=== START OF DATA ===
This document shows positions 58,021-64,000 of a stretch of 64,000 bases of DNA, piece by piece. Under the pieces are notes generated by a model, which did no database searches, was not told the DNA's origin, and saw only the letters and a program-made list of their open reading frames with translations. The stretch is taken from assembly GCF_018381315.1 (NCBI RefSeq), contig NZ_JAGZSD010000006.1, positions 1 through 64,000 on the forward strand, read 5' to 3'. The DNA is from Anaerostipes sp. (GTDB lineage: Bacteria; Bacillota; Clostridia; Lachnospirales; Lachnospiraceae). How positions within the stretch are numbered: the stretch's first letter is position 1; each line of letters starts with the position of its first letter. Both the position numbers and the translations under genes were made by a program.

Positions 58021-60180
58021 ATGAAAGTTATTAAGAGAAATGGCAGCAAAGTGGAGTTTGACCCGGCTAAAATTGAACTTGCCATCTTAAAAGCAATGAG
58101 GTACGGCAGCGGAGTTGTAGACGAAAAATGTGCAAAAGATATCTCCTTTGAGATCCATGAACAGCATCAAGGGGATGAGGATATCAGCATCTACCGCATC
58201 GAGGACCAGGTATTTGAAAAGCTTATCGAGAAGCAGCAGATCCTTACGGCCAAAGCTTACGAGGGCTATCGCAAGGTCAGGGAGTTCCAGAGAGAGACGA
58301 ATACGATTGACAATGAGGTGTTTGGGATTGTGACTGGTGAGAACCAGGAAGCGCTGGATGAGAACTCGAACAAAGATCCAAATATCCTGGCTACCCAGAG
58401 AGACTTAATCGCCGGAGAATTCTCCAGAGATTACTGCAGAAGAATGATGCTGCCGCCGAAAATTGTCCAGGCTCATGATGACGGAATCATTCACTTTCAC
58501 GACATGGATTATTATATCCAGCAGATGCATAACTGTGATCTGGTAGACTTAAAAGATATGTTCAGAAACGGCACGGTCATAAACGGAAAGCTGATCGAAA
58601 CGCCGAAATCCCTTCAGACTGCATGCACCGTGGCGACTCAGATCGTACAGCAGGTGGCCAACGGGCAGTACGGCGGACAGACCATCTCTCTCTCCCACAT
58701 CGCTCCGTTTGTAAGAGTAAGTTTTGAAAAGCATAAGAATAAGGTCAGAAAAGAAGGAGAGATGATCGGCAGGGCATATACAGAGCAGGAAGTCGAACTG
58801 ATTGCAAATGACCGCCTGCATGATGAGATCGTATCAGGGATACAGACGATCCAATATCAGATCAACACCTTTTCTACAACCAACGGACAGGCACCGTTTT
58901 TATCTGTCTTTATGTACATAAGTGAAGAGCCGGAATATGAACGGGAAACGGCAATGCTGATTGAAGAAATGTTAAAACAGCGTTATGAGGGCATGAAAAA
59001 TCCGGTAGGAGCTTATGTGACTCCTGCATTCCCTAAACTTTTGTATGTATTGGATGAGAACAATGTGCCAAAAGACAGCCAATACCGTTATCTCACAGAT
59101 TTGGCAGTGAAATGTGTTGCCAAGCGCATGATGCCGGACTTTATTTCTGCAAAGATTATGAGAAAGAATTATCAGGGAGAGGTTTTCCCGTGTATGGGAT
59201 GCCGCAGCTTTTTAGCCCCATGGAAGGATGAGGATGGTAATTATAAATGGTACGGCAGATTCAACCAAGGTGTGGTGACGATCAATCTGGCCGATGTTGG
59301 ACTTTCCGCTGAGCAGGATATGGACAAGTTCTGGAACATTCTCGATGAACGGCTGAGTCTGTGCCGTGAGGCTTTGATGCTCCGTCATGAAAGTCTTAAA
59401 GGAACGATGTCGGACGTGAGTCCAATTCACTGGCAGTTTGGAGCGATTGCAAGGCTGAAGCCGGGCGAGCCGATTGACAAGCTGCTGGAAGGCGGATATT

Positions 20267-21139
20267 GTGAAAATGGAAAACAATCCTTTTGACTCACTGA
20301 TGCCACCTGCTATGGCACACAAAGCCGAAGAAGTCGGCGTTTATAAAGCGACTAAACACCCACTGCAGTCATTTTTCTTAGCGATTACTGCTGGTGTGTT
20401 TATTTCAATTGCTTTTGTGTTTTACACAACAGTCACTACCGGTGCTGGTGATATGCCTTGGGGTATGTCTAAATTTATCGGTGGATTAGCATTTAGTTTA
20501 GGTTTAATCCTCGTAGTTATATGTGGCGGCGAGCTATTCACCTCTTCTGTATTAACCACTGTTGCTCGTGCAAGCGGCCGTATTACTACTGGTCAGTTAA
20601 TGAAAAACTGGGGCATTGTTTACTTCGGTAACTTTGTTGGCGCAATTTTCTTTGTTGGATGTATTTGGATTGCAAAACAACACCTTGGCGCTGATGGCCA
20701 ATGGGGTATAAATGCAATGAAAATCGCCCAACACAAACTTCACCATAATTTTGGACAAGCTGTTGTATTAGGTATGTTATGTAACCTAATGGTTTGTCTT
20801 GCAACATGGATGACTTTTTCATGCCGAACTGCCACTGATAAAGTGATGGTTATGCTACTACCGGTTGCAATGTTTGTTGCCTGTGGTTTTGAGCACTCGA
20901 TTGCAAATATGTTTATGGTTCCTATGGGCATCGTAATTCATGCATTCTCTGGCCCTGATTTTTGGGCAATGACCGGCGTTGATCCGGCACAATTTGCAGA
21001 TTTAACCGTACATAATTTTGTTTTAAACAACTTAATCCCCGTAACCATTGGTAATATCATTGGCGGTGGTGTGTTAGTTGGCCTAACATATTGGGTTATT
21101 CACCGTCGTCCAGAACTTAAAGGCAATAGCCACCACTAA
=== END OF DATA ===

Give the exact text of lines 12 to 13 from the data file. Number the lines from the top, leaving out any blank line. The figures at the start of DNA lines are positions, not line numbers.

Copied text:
58901 TATCTGTCTTTATGTACATAAGTGAAGAGCCGGAATATGAACGGGAAACGGCAATGCTGATTGAAGAAATGTTAAAACAGCGTTATGAGGGCATGAAAAA
59001 TCCGGTAGGAGCTTATGTGACTCCTGCATTCCCTAAACTTTTGTATGTATTGGATGAGAACAATGTGCCAAAAGACAGCCAATACCGTTATCTCACAGAT